International migration roundtables summary

Understanding migration is important to aid decision making across society – from understanding the changing workforce needs in hospitals and schools or the demands placed on these services, to the impact of population turnover in areas across the UK and in different industry sectors.

Two recent Office for Statistics Regulation (OSR) roundtable events threw a spotlight on various aspects of these information needs, and revealed potential opportunities to help address them. The proposed solutions included both short and medium term opportunities, through new ideas volunteered by statistical producers during the discussions. The producers identified that some of issues raised are being tackled in the longer term developments announced in September 2017 by the Office for National Statistics (ONS) on behalf of the Government Statistical Service (GSS) Migration Steering Group, which require the sharing and linking of various administrative data sets held across Government.

The roundtable discussions highlighted widespread stakeholder support for the proposed ideas, and particularly GSS migration development plan to produce new analyses based on linked data, but strongly emphasised the need for urgency and continued cross-departmental collaboration. Stakeholders were also unclear about how they and other users would be kept informed about access to any newly developed outputs.

OSR recommends that the statistics producers update the cross-GSS migration development plan, to set out the roles of the individual departments in producing new statistics based on shared administrative data, and to reflect the commitments that departments have made to address stakeholders’ identified needs. The updated plan should include details about how users will be kept informed about progress. OSR will monitor producers’ progress against their commitments.


Related links

Letter from Ed Humpherson to Iain Bell

Health and Care Statistics User conference summary

Following a series of assessments in 2015, we identified systemic issues affecting health and care statistics in England. Fundamentally, because there was no single individual or organisation with clear leadership responsibility for health and care statistics in England, this led to problems with the coherence and accessibility of these statistics. To instigate change, we ran the first phase of our systemic intervention for the past two years, with staff from the Office for Statistics Regulation convening and leading three Round Table meetings and two conferences.

This latest conference provided an opportunity for users to engage with statistics producers to explain their needs in detail, postulate some key questions that need answering, hear updates of the progress made since the last conference and to form effective working relationships going forward. Producers have been able to learn from each other, understand users’ future needs to help inform the development of their statistics and collaborate to create effective solutions.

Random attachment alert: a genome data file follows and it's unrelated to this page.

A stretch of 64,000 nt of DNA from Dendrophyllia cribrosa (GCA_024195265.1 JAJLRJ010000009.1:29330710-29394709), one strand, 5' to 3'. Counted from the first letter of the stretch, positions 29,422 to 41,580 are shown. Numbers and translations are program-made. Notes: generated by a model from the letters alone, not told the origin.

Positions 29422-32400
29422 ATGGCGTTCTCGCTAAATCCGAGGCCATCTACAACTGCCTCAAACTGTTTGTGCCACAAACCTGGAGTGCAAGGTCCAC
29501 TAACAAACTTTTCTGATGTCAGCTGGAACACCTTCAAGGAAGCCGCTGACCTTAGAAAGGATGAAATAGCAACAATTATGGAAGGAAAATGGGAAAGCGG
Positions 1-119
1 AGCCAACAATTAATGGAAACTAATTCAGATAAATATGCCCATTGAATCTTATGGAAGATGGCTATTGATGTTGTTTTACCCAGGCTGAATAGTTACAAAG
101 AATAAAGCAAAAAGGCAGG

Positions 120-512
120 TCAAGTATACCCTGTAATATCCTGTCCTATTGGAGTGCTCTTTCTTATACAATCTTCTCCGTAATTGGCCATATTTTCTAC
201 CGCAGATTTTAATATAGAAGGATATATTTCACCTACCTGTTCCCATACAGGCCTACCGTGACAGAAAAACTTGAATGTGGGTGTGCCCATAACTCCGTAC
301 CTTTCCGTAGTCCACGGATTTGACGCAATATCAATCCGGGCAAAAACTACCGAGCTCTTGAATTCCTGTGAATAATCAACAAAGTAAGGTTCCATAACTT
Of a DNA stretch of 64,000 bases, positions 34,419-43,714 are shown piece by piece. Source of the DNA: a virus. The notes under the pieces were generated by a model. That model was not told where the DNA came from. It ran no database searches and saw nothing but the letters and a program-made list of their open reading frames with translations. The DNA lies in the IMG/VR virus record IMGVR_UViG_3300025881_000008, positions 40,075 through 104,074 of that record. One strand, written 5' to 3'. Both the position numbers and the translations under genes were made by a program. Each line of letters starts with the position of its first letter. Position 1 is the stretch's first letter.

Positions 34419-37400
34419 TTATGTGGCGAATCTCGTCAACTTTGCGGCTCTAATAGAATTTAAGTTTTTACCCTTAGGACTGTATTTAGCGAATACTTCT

Presentations

Ed Humpherson: Putting users at the heart of health and social care statistics  (PDF)

Professor Sir David Spiegelhalter: Making statistics accessible, useable and assessable (PDF)

Full Fact Fact checking statistics (PDF)

John Morris: Health Care Quality Indicators (PDF)

Scott Heald and Maighread Simpson: A perspective from Scotland (PDF)

Abbie Self: Putting users at the heart of statistics (PDF)

 

Public value of statistics on Housing and Planning in the UK

Housing matters and it affects all citizens in the UK. Official statistics on housing and planning play a vital role in helping to inform decision-making of all kinds.

This review and its findings are focussed on the user perspective. We’ve heard a number of users’ views across the UK on the value of these statistics, and how well they meet their needs. This perspective – based on feedback from over 60 users across 43 organisations – has allowed us to build a picture about the statistical landscape for this topic, and the necessary drivers needed to improve these statistics to increase their public value. Value means that the data and statistics are easy to use, remain relevant, and benefit society, helping the public to understand important issues and answer key questions.

Overall, the topic of housing and planning appears to be well served by an impressive volume of official statistics. Our report highlights a number of areas of good practice in statistical production from England, Scotland, Wales and Northern Ireland. We have also identified opportunities for improvements to the statistical landscape at two levels: firstly, improvements to statistical outputs can help shine a light on society’s evolving questions about housing and planning in the UK. Secondly, more strategic coordination and collaboration between statistics producers across the UK, as well as greater engagement with users, can help drive improvements in outputs.